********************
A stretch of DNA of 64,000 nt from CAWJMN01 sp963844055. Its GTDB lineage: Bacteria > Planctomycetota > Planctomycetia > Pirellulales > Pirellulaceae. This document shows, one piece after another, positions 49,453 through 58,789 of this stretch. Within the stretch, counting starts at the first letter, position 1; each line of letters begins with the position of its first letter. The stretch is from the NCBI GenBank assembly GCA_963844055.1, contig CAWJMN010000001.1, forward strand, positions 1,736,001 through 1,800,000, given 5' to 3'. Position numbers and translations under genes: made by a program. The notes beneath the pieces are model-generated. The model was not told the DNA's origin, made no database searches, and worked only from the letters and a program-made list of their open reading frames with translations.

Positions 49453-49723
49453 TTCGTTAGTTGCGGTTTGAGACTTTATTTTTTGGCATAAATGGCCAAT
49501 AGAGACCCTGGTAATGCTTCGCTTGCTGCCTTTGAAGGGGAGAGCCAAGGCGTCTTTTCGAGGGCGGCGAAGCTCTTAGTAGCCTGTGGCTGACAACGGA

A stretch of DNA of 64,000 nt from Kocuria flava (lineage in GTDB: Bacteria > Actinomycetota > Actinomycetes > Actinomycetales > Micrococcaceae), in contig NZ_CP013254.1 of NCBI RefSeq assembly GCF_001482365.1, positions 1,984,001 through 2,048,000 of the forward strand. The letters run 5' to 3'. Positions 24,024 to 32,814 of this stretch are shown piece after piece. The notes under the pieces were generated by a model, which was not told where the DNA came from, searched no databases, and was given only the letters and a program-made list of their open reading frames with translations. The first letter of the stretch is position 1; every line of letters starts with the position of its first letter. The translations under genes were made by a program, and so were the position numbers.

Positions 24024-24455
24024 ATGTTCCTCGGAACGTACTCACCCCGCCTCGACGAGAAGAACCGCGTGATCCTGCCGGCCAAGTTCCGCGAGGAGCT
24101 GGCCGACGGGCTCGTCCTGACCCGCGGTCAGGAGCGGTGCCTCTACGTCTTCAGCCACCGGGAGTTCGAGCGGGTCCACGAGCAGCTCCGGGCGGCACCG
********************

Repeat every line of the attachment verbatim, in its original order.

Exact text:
A stretch of DNA of 64,000 nt from CAWJMN01 sp963844055. Its GTDB lineage: Bacteria > Planctomycetota > Planctomycetia > Pirellulales > Pirellulaceae. This document shows, one piece after another, positions 49,453 through 58,789 of this stretch. Within the stretch, counting starts at the first letter, position 1; each line of letters begins with the position of its first letter. The stretch is from the NCBI GenBank assembly GCA_963844055.1, contig CAWJMN010000001.1, forward strand, positions 1,736,001 through 1,800,000, given 5' to 3'. Position numbers and translations under genes: made by a program. The notes beneath the pieces are model-generated. The model was not told the DNA's origin, made no database searches, and worked only from the letters and a program-made list of their open reading frames with translations.

Positions 49453-49723
49453 TTCGTTAGTTGCGGTTTGAGACTTTATTTTTTGGCATAAATGGCCAAT
49501 AGAGACCCTGGTAATGCTTCGCTTGCTGCCTTTGAAGGGGAGAGCCAAGGCGTCTTTTCGAGGGCGGCGAAGCTCTTAGTAGCCTGTGGCTGACAACGGA

A stretch of DNA of 64,000 nt from Kocuria flava (lineage in GTDB: Bacteria > Actinomycetota > Actinomycetes > Actinomycetales > Micrococcaceae), in contig NZ_CP013254.1 of NCBI RefSeq assembly GCF_001482365.1, positions 1,984,001 through 2,048,000 of the forward strand. The letters run 5' to 3'. Positions 24,024 to 32,814 of this stretch are shown piece after piece. The notes under the pieces were generated by a model, which was not told where the DNA came from, searched no databases, and was given only the letters and a program-made list of their open reading frames with translations. The first letter of the stretch is position 1; every line of letters starts with the position of its first letter. The translations under genes were made by a program, and so were the position numbers.

Positions 24024-24455
24024 ATGTTCCTCGGAACGTACTCACCCCGCCTCGACGAGAAGAACCGCGTGATCCTGCCGGCCAAGTTCCGCGAGGAGCT
24101 GGCCGACGGGCTCGTCCTGACCCGCGGTCAGGAGCGGTGCCTCTACGTCTTCAGCCACCGGGAGTTCGAGCGGGTCCACGAGCAGCTCCGGGCGGCACCG